That must be what was meant by others I talked with.

    My belief has been that the wavelength or frequency of
    light can only be measured with a statistically large
    population of photons, due mainly to the argument I gave
    above that a single photon might bounce off a grating at
    any angle. It is most likely to be close to a specific
    angle, but a largish number of photons are required to
    define that angle precisely, whether each photon hit is
    measured separately or the effect of the whole beam is

    I didn't think of the possibility of detecting the effect
    of photons inducing a very specific atomic transition.
    So my question may be: How precise is such a measurement?
    More precise than the position of a spectrograph line?

    -- Jeff, in Minneapolis
  20. Feb 15, 2019 at 1:16 AM #19
    An interference pattern can be made on a screen by passing a
    beam of monochromatic light through a barrier with two parallel
    slits of appropriate size and spacing for the wavelength of the
    light. This works even if the beam is so sparse that only one
    photon hits the screen at a time. I find this a convincing
    argument that each individual photon has a wavelength.

    Although the interference pattern only emerges from a large
    number of photons hitting the screen, each photon must have a
    wavelength that contributes to the pattern. Although each
    photon in a monochromatic beam has the same wavelength, the
    path of any individual photon to the screen is unpredictable,
    untraceable, and unknowable, but the wavelength is inferred
    from the angle between fringes.

    -- Jeff, in Minneapolis
  21. Feb 15, 2019 at 1:22 AM #20
    I think of photons as short sperm-like squiggles.

    Although the squiggles are electromagnetic, not spatial in the
    transverse direction. But ultimately I'm trying to find out
    whether photons have length. I know they are often treated as
    pointlike. I'm going to use an analogy with the sperm-like
    squiggle to describe my mental picture. I'm not asking whether
    this picture is correct or not. If it has problems I will be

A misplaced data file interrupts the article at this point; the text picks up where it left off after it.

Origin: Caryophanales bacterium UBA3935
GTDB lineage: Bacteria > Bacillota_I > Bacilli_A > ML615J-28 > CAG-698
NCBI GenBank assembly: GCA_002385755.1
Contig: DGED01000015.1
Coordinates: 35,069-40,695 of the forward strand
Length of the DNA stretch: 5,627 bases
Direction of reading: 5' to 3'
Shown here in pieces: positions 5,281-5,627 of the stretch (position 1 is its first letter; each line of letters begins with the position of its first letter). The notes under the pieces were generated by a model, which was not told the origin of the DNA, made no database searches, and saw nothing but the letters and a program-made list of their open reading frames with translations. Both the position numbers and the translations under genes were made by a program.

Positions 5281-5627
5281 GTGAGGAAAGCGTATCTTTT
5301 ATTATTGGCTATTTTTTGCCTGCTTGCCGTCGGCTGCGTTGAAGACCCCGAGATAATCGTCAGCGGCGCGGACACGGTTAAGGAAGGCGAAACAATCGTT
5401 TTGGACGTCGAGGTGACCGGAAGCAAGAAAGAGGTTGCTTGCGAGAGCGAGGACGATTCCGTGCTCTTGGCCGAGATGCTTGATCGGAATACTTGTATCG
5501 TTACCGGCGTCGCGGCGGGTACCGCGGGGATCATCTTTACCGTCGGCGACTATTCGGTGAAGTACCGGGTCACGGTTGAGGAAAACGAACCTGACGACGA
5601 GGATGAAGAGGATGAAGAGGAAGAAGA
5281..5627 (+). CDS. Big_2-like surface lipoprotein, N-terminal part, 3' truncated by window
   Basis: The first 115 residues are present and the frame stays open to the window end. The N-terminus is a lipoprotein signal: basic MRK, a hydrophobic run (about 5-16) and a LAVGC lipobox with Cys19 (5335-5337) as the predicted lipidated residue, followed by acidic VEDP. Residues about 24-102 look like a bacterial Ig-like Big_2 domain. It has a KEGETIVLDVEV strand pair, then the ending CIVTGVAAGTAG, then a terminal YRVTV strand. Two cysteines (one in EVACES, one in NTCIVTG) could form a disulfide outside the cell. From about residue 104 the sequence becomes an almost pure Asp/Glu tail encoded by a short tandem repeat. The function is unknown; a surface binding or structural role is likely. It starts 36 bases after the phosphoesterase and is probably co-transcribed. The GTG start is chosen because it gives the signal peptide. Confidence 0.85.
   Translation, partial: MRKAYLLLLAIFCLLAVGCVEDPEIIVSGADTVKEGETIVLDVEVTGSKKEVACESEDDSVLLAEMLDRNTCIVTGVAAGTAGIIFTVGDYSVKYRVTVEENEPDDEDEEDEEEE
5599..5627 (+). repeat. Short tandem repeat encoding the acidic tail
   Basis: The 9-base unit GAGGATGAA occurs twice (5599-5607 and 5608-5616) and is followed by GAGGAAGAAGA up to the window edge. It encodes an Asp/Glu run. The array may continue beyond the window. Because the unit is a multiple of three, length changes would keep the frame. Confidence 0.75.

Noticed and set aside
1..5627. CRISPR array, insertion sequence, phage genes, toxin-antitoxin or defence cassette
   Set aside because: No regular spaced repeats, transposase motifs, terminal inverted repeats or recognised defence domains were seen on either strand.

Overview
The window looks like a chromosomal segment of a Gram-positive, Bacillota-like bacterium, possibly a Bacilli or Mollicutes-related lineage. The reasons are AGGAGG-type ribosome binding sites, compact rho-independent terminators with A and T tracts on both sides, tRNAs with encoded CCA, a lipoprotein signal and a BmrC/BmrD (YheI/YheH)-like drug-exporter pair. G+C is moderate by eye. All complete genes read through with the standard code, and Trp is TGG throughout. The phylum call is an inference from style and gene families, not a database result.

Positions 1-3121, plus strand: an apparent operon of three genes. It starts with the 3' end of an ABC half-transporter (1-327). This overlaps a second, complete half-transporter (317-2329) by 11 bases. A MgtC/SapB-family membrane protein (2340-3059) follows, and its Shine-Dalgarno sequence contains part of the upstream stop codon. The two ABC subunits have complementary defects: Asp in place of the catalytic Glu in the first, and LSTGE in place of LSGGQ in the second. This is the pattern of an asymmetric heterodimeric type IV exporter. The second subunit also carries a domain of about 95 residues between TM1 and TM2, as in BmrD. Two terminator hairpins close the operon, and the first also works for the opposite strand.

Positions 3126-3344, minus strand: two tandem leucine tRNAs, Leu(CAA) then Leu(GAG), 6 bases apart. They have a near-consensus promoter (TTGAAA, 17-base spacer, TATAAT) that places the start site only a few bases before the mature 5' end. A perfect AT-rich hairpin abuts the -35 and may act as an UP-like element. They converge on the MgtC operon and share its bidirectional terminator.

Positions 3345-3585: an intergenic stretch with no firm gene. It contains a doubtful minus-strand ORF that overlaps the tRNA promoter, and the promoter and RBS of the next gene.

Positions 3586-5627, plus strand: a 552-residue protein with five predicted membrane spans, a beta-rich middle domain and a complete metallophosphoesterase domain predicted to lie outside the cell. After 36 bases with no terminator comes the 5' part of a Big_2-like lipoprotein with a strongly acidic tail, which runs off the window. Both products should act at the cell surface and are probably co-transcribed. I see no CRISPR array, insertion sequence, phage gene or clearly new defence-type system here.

happy to hear them. But at the moment I'm just trying to find
    out whether the wavelength and frequency of individual photons
    can be measured, because it was previously my belief that they
    cannot. I am surprised to learn that they may be measurable.
    That would be awesome!

    A photon cannot change over time. Time does not exist in the
    photon's reference frame. That means the wave nature of the
    photon cannot be caused by the photon changing, such as pulsing
    or moving up and down. Instead, the wave must be a fixed form
    which moves as a whole, unchanging unit.

    Here's the analogy. Draw a waveform on a scrap of paper, then
    move the paper past you. You see the point on the wave that is
    directly in front of you move up and down, while the wave itself
    is unchanging. With light, made of photons, the changes in the
    electromagnetic field represented by this up and down motion
    cannot be observed. Even if the light comes straight at you,
    and reaches your eye, you can't see the changes because a photon
    can only be detected as a single interaction at a single point
    in time, at a single point in space. The entire photon must reach
    and be absorbed by the detector, or it is not detected. There is no
    such thing as a part of a photon. But since we know the photon
    must have a wavelength, I argue that this wavelength can only be
    a property of the photon if the waveform has length.

    That definite length is relative to the observer. Depending on
    the relative motion of the light source and the observer, the
    photon's wavelength will be longer or shorter, and so the photon
    itself must be longer or shorter.

    That's the idea I'm ultimately exploring, but again, at the
    moment, I'm just trying to find out whether the wavelength can
    be measured.

    I think we can talk about the properties at any time, but
    we can only know what they are after they have been observed.

    Did you mean "detected" rather than "deleted"?
    A photon is deleted when it is detected, so both are true.

    Can we know the path even then? I thought that was also
    unknowable at the level of individual photons.

    Saying "all photons are identical" raises another question:

    Can the polarization of a single photon be measured?

    -- Jeff, in Minneapolis
    Last edited: Feb 15, 2019 at 1:38 AM